Another year done, as Charlie delicately reminded me recently. I was trying to help him recognize a girl he knew whom I had met, and told him that her hair color was similar to mine. “What, grey and receding?” he asked. Receding is not a color, kiddo!
Our summer vacations were this year’s headlines.
I hadn’t wanted to return to Europe until I could afford to take the boys too – neither Charlie nor Alex has been over there since 2010 – and this year decided a little irrationally that I could do so. A little irrationality can be a good thing!
Alex’s soccer team, the Scotts Valley / San Lorenzo Valley Thunder, had a tournament in July in San Sebastian, Spain.
This was obviously not a common or garden event: it was a reward for the boys after years of hard work playing together and developing their considerable skills as a team. They are a delightful group of teenagers, with good chemistry on and off the field. Alex spends a lot of time with his teammates, both virtually playing video games together online and at school.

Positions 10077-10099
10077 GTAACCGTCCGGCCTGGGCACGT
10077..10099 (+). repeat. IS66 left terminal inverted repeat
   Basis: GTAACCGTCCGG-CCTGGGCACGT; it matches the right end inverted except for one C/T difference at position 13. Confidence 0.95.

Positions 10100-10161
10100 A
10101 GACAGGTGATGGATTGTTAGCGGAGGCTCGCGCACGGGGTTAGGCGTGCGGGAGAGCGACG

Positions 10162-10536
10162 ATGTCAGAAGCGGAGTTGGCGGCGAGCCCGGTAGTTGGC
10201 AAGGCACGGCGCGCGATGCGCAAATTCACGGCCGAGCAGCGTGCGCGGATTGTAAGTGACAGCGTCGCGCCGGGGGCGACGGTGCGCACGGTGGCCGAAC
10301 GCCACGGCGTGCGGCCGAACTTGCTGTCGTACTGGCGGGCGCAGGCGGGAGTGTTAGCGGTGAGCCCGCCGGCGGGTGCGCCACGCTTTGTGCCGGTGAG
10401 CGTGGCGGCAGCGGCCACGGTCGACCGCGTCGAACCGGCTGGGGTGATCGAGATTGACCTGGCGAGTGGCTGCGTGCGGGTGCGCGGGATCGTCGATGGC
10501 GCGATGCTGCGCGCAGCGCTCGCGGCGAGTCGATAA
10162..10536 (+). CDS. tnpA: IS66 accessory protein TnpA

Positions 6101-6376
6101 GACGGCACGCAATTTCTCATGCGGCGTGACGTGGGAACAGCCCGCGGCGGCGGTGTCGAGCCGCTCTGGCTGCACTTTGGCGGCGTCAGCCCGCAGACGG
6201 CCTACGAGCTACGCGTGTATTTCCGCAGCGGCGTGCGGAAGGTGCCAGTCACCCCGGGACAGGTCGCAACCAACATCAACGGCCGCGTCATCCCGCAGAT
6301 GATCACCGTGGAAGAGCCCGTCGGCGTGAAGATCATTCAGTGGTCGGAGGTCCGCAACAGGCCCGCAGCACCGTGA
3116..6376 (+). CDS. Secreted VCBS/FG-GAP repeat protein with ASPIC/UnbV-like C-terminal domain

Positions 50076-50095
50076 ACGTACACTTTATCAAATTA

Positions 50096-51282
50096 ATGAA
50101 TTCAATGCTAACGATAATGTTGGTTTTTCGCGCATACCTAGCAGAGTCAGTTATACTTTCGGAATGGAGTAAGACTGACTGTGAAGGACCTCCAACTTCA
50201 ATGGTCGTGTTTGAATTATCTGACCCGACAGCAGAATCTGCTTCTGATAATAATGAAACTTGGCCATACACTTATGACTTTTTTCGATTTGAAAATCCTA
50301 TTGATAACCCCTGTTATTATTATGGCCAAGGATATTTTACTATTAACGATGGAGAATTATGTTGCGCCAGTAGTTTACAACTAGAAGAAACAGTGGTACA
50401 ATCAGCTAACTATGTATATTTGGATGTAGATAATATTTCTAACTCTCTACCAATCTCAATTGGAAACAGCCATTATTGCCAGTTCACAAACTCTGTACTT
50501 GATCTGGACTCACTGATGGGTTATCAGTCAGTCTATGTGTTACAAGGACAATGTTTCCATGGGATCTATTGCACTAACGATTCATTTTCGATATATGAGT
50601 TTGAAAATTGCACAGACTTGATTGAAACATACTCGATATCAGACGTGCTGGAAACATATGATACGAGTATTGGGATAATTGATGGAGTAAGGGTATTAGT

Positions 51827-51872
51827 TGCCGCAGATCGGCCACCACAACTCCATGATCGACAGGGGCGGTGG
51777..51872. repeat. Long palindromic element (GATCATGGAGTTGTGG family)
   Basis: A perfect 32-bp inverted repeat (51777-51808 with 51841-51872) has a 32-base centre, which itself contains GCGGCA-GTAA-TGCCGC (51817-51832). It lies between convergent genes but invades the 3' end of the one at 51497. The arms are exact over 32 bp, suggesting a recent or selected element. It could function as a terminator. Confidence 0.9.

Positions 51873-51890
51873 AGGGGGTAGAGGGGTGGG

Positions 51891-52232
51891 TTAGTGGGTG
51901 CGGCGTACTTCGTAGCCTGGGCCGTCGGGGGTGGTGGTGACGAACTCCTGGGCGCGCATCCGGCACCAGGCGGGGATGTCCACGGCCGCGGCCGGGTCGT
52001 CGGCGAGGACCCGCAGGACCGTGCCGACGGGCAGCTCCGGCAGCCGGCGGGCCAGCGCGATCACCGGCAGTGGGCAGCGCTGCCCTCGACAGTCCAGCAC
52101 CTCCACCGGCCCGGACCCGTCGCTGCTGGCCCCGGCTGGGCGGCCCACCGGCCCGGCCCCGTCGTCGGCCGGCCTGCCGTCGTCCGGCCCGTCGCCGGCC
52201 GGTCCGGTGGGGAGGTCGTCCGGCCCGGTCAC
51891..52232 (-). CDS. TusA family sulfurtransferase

That’s where the additional advantage for the parents shows up: these boys all work hard at school too! Alex applies himself to his schoolwork the same way that I did in England way back when, consistently and hard. He doesn’t flinch from the most stringent teachers or the most difficult courses, which is no mean feat in his International Baccalaureate curriculum. He’s in the middle of his junior year, the difficult high school year, and with the soccer and his internship is working his butt off.
Perhaps not unrelated to our appreciation of that schoolwork, this family (mostly his maman) came up with the immodest amount of money needed to participate in the tournament, as did a bunch of other happy parents, and the whole team flew to Madrid, the first step.